Different attitude, same result
FOR a moment we toyed with a vision that the slide had been stemmed and demotion spared, but the image died with Donncha O’Connor¹s injury-time point, and once again Mayo’s chances of survival receded into the distance.
But at least they lost with dignity.
To concede four points in the final six or seven minutes was naïve and guileless in the extreme, but at least Mayo rediscovered a fighting heart against a side of far superior talent.
A more astute Mayo would of course have held onto possession a bit longer and played down the clock when they had a point or two to spare in those dying moments . . . even when it seemed a draw was inevitable.
A daring score is always tempting, but against a side hardened by recent All-Ireland and league success efforts to secure that vital point were a bit too ambitious and a hungry Cork is no side to mess with when the stakes are high.
Mayo could have made better use of the wind advantage they enjoyed in the first half if, like Cork, they had confidence in long range accuracy. Ironically, two of their best points came in the second half, kicked into the wind by Andy Moran and Jason Doherty.
On other occasions those would amount to inspirational scores. Doherty’s great point seven minutes from the end was, however, Mayo’s last as Cork, even though a man short, came thundering back to reel in four successive scores without reply.
Minutes before half-time Mark Collins was red-carded for felling Donal Vaughan off the ball. After consulting his umpires referee Joe McQuillan had no hesitation in dismissing the Cork centre-forward.
That decision suggested a more even battle for Mayo against the strong wind after the break, and they maintained the lead right up to the closing minutes when Cork’s pressure became greater than Mayo were unable to withstand.
In a way they had done well despite conceding midfield throughout the game where Pearse O’Neill and Alan O’Connor held sway and were helped in no small way by roving full-forward Aidan Walsh.
The Mayo mentors, among whom trainer Cian O’Neill was less conspicuous than in other games, moved to improve the central area by replacing the luckless Seamus O’Shea with Danny Geraghty. The Ballintubber man got spiritedly involved, but midfield only marginally improved because Barry Moran was off form.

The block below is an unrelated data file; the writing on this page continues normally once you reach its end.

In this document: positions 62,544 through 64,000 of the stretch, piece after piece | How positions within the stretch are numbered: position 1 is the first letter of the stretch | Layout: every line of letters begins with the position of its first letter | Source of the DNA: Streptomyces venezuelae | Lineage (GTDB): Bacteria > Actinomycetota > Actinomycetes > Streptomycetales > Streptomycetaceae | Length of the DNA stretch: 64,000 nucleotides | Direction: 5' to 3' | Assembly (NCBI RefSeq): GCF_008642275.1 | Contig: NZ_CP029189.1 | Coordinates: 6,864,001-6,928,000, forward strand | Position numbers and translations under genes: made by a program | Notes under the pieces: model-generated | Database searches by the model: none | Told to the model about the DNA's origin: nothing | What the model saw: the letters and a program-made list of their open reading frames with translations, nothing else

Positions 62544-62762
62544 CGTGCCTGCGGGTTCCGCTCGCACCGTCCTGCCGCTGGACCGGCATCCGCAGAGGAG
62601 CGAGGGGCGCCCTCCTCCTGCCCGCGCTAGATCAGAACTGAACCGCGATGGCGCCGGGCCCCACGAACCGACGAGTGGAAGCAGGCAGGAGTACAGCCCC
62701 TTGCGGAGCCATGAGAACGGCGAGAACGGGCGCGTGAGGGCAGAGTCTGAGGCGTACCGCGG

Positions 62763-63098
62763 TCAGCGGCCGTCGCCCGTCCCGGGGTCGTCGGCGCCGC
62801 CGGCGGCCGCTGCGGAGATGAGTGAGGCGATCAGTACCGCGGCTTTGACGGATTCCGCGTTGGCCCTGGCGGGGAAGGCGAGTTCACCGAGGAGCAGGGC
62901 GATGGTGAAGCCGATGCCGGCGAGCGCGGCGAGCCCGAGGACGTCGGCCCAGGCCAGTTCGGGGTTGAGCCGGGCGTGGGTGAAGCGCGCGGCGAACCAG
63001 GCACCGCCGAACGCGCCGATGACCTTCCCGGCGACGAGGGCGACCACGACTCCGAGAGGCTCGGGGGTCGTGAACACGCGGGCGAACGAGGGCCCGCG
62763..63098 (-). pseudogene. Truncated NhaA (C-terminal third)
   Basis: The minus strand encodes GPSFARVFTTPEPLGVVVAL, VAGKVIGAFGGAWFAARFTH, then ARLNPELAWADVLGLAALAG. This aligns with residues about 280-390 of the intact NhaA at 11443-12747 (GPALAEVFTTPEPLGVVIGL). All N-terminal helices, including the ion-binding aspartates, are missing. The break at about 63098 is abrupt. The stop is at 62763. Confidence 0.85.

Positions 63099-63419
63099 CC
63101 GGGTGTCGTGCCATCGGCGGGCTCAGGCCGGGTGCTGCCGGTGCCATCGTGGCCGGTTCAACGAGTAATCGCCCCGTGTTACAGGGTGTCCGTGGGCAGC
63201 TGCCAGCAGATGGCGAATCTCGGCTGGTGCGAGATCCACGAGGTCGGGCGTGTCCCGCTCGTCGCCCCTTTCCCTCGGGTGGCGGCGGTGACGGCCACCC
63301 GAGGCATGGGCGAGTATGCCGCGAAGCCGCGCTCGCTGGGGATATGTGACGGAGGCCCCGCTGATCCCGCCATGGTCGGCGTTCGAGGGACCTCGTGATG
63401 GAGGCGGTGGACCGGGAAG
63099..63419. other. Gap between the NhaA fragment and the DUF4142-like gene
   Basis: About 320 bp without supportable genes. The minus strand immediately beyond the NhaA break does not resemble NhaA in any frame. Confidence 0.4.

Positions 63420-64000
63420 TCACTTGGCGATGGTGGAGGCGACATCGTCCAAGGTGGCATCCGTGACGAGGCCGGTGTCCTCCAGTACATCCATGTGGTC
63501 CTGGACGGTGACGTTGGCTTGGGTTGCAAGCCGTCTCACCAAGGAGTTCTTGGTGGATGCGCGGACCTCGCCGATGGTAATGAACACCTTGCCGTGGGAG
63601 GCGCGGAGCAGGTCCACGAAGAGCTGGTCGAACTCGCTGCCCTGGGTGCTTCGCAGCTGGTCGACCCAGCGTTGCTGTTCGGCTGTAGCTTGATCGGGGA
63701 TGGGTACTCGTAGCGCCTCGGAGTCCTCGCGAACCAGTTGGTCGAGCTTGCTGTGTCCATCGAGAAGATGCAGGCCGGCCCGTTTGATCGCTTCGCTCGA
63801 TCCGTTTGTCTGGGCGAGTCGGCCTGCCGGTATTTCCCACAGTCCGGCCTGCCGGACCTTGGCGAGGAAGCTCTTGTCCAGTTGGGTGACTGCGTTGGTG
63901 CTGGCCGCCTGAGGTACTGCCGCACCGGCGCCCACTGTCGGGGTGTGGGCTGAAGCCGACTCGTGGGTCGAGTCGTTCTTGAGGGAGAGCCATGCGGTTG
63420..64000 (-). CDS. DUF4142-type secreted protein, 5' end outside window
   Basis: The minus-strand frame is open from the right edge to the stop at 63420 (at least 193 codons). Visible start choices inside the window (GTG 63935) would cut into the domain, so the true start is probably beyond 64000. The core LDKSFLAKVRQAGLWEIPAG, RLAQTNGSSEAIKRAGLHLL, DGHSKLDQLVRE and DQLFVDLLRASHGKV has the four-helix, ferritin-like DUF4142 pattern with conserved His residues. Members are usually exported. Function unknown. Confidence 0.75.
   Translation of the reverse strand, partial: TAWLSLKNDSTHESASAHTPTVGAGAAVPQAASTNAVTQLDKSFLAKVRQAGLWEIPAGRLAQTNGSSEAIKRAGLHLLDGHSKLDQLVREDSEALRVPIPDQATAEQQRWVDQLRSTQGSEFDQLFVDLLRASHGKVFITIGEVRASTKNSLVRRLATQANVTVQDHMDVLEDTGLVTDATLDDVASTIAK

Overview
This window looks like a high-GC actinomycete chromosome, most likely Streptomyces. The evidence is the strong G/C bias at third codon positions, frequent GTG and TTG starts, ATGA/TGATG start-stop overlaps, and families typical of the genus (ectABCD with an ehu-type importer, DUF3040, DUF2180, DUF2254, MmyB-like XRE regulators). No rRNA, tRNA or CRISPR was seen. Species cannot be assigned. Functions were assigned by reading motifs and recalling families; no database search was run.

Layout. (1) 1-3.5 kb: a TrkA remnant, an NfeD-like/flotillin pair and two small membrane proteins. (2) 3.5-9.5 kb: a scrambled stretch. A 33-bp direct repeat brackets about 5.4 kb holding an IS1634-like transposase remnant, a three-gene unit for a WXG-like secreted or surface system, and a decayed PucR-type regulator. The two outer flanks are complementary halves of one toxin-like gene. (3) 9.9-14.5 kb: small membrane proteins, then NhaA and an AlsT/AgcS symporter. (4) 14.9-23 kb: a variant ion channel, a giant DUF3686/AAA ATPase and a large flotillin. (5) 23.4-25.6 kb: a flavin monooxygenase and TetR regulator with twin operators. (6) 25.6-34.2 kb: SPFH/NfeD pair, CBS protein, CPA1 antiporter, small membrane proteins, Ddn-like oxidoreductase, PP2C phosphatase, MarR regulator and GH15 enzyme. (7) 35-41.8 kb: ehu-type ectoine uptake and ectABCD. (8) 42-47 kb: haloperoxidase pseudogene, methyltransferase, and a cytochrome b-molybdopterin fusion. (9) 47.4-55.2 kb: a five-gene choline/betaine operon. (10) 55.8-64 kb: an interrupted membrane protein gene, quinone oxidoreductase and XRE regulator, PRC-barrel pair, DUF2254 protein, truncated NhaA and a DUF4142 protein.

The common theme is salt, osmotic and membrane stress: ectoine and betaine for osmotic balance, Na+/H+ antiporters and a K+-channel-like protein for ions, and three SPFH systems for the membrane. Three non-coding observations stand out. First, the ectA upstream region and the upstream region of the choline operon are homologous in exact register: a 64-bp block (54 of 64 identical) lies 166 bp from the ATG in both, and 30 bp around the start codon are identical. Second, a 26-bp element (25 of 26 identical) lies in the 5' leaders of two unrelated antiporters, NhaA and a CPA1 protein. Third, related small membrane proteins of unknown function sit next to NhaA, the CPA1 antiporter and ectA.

Midfield mastery was thus a big advantage for Cork even though playing against the wind, and it heaped endless pressure on the Mayo defence. Fortunately, Keith Higgins was at his best in the corner, and his timely interceptions and lightening runs contributed enormously to the containment of Cork’s nimble forwards.
Ger Cafferkey, Colm Boyle, Shane McHale, Donal Vaughan and goalkeeper David Clarke played their parts quite well, too and Cafferkey made a vital interception halfway through the second half when O’Connor seemed destined to beat David Clarke in the Mayo goal.
Up front, Mayo had a bit more zip to their play than in recent games and Conor Mortimer improved matters considerably when he replaced the out-of-sorts Cillian O’Connor in the first half.
When in possession Michael Conroy brought a bit of excitement to the play but was forced to retire from an injury in the second half and was replaced by Jason Doherty.
Alan Dillon, more assured and effective, incurred the wrath of the referee with two yellow cards for inconspicuous indiscretions, and his loss five minutes from the end eased the pressure on Cork at a vital stage.
All of Andy Moran’s acumen was on display, but while he is still a huge asset the Ballagh’ man has yet to regain his full pre-injury dynamism.
Kevin McLoughlin’s point in the second half was the type of tenacious score that too few Mayo players carve out and it was one of the best scores of the day.
But in the end Mayo lost. So far they have failed to maintain last year’s promise, and the mighty of Gaelic football has yet to be faced.
Here come the Dubs